You are previewing Learning the vi and Vim Editors, 7th Edition.

Learning the vi and Vim Editors, 7th Edition

Cover of Learning the vi and Vim Editors, 7th Edition by Arnold Robbins... Published by O'Reilly Media, Inc.
  1. Dedication
  2. Special Upgrade Offer
  3. Preface
    1. Scope of This Book
    2. How the Material Is Presented
      1. Discussion of vi Commands
      2. Conventions
      3. Keystrokes
      4. Problem Checklist
    3. What You Need to Know Before Starting
    4. Comments and Questions
    5. Safari® Books Online
    6. About the Previous Editions
    7. Preface to the Seventh Edition
      1. What’s New
      2. Versions
      3. Acknowledgments from the Sixth Edition
      4. Acknowledgments for the Seventh Edition
  4. I. Basic and Advanced vi
    1. 1. The vi Text Editor
      1. A Brief Historical Perspective
      2. Opening and Closing Files
      3. Quitting Without Saving Edits
    2. 2. Simple Editing
      1. vi Commands
      2. Moving the Cursor
      3. Simple Edits
      4. More Ways to Insert Text
      5. Joining Two Lines with J
      6. Review of Basic vi Commands
    3. 3. Moving Around in a Hurry
      1. Movement by Screens
      2. Movement by Text Blocks
      3. Movement by Searches
      4. Movement by Line Number
      5. Review of vi Motion Commands
    4. 4. Beyond the Basics
      1. More Command Combinations
      2. Options When Starting vi
      3. Making Use of Buffers
      4. Marking Your Place
      5. Other Advanced Edits
      6. Review of vi Buffer and Marking Commands
    5. 5. Introducing the ex Editor
      1. ex Commands
      2. Editing with ex
      3. Saving and Exiting Files
      4. Copying a File into Another File
      5. Editing Multiple Files
    6. 6. Global Replacement
      1. Confirming Substitutions
      2. Context-Sensitive Replacement
      3. Pattern-Matching Rules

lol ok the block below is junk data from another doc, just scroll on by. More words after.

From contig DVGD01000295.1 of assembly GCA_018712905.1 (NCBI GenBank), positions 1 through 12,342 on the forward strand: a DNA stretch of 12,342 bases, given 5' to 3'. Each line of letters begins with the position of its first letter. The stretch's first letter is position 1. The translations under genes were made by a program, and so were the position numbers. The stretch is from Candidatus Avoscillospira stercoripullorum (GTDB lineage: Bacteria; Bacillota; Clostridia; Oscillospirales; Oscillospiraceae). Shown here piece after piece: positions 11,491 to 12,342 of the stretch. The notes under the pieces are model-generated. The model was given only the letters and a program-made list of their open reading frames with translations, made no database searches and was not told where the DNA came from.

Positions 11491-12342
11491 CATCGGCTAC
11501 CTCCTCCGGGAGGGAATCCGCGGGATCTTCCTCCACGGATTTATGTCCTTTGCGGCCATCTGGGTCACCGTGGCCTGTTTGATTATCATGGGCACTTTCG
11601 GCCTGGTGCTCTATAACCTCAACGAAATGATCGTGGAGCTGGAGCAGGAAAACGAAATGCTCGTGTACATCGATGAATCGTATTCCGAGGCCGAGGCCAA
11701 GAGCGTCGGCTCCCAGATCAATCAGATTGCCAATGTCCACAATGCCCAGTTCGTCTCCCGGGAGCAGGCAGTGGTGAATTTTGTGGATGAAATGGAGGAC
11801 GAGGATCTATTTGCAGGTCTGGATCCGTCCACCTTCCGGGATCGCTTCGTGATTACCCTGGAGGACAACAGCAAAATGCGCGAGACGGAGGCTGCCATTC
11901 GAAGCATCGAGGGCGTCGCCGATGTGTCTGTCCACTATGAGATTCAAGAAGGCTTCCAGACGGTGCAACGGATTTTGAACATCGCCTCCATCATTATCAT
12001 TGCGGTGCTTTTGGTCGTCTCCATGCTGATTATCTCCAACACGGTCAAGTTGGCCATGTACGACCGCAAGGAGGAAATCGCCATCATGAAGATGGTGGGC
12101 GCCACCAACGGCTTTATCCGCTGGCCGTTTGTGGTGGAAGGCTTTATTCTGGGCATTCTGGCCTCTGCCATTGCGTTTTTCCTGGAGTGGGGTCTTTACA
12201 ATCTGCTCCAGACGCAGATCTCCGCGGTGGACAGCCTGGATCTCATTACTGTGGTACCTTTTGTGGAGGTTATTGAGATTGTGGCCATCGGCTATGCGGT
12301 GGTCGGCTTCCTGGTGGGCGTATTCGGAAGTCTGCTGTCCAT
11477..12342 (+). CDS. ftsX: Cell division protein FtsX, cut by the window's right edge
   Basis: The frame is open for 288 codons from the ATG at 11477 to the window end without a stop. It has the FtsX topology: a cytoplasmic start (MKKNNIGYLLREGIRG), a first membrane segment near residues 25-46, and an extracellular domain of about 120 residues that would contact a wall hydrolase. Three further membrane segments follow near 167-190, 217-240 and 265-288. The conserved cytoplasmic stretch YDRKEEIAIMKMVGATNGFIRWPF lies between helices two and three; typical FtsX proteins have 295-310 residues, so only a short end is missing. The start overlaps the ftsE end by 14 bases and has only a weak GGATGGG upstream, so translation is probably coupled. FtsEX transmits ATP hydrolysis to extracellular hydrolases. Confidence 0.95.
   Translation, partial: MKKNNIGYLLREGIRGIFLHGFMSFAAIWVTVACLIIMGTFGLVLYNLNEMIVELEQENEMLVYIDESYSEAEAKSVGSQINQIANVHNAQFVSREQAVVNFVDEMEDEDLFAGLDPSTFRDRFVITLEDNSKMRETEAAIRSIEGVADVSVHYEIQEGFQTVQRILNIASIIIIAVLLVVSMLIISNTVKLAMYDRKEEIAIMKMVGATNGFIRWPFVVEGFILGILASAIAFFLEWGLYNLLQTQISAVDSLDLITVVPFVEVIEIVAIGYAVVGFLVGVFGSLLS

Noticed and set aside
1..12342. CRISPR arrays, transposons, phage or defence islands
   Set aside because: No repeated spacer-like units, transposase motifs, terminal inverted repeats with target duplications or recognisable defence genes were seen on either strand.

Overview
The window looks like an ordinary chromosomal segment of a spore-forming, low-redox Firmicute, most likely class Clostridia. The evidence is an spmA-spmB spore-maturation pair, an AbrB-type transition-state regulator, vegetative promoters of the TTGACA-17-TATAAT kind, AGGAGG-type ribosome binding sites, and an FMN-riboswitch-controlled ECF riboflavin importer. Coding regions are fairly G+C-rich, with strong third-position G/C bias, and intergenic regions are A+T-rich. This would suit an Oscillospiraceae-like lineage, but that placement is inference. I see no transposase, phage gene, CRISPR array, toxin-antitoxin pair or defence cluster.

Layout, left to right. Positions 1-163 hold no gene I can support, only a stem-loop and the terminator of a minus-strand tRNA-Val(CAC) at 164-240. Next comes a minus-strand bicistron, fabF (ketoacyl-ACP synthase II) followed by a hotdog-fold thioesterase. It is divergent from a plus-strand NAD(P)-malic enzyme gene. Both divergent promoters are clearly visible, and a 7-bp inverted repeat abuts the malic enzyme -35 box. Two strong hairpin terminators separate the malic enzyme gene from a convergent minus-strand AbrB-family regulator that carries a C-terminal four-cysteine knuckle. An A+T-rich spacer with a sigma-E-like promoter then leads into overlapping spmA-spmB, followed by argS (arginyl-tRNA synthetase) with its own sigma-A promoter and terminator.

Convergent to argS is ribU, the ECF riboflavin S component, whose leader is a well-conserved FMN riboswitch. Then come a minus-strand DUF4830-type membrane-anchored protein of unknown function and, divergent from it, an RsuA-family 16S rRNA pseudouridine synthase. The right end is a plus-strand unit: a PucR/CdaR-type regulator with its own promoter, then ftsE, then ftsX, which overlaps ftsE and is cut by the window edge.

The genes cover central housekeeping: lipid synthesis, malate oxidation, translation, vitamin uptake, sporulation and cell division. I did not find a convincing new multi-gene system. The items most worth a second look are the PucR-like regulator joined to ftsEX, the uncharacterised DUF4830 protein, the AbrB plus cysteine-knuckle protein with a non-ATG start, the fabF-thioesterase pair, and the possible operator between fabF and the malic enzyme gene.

4. Pattern-Matching Examples
      5. A Final Look at Pattern Matching
    7. 7. Advanced Editing
      1. Customizing vi
      2. Executing Unix Commands
      3. Saving Commands
      4. Using ex Scripts
      5. Editing Program Source Code
    8. 8. Introduction to the vi Clones
      1. And These Are My Brothers, Darrell, Darrell, and Darrell
      2. Multiwindow Editing
      3. GUI Interfaces
      4. Extended Regular Expressions
      5. Enhanced Tags
      6. Improved Facilities
      7. Programming Assistance
      8. Editor Comparison Summary
      9. Nothing Like the Original
      10. A Look Ahead
  5. II. Vim
    1. 9. Vim (vi Improved): An Introduction
      1. Overview
      2. Where to Get Vim
      3. Getting Vim for Unix and GNU/Linux
      4. Getting Vim for Windows Environments
      5. Getting Vim for the Macintosh Environment
      6. Other Operating Systems
      7. Aids and Easy Modes for New Users
      8. Summary
    2. 10. Major Vim Improvements over vi
      1. Built-in Help
      2. Startup and Initialization Options
      3. New Motion Commands
      4. Extended Regular Expressions
      5. Customizing the Executable
    3. 11. Multiple Windows in Vim
      1. Initiating Multiwindow Editing
      2. Opening Windows
      3. Moving Around Windows (Getting Your Cursor from Here to There)
      4. Moving Windows Around
      5. Resizing Windows
      6. Buffers and Their Interaction with Windows
      7. Playing Tag with Windows
      8. Tabbed Editing
      9. Closing and Quitting Windows
      10. Summary
    4. 12. Vim Scripts
      1. What’s Your Favorite Color (Scheme)?
      2. Dynamic File Type Configuration Through Scripting
      3. Some Additional Thoughts About Vim Scripting
      4. Resources
    5. 13. Graphical Vim (gvim)
      1. General Introduction to gvim
      2. Customizing Scrollbars, Menus, and Toolbars
      3. gvim in Microsoft Windows
      4. gvim in the X Window System
      5. GUI Options and Command Synopsis
    6. 14. Vim Enhancements for Programmers
      1. Folding and Outlining (Outline Mode)
      2. Auto and Smart Indenting
      3. Keyword and Dictionary Word Completion
      4. Tag Stacking
      5. Syntax Highlighting
      6. Compiling and Checking Errors with Vim
      7. Some Final Thoughts on Vim for Writing Programs